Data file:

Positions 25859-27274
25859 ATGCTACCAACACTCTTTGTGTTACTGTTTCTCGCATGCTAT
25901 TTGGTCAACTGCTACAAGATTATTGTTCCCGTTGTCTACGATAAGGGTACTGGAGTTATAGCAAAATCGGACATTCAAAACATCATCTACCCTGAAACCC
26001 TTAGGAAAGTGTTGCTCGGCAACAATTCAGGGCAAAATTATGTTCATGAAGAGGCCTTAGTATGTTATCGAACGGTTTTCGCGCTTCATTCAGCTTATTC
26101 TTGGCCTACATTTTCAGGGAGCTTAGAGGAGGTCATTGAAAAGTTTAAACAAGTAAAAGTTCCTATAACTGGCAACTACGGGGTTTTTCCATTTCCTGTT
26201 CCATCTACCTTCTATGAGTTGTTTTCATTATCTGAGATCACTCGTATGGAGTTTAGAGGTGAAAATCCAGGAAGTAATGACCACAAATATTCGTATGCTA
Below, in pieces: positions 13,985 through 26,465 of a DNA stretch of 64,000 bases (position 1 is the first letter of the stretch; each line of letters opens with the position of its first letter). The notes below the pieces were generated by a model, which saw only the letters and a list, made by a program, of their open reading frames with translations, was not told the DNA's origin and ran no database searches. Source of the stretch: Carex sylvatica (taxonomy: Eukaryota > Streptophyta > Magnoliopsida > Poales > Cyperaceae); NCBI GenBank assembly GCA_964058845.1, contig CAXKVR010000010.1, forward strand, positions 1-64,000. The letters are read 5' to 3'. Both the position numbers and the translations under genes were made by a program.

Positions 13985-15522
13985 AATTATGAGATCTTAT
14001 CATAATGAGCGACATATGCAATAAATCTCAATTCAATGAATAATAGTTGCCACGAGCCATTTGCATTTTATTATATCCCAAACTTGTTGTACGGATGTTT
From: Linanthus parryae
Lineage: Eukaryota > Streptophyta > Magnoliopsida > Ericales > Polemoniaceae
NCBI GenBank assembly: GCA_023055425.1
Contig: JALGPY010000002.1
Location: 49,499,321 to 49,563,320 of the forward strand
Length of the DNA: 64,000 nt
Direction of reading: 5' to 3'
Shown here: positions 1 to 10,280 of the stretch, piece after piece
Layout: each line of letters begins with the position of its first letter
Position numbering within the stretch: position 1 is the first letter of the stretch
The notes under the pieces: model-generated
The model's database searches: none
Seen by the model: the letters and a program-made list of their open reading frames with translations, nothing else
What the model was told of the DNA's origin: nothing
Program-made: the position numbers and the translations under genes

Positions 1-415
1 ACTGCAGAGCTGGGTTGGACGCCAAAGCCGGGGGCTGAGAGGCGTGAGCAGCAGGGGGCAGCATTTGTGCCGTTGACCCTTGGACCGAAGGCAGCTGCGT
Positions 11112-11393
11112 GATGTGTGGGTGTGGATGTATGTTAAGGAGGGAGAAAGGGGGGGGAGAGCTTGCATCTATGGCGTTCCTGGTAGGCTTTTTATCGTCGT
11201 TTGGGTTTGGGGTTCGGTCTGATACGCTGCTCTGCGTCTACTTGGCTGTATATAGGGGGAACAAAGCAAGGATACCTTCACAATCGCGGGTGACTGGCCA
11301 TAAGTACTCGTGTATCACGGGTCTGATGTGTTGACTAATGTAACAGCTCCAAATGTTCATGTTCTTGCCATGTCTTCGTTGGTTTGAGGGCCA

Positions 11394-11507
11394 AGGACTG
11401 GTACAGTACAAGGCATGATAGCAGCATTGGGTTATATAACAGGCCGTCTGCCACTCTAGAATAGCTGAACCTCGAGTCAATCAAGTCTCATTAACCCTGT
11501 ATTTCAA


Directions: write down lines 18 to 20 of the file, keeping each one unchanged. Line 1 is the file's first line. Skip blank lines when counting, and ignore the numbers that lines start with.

Shown here: positions 1 to 10,280 of the stretch, piece after piece
Layout: each line of letters begins with the position of its first letter
Position numbering within the stretch: position 1 is the first letter of the stretch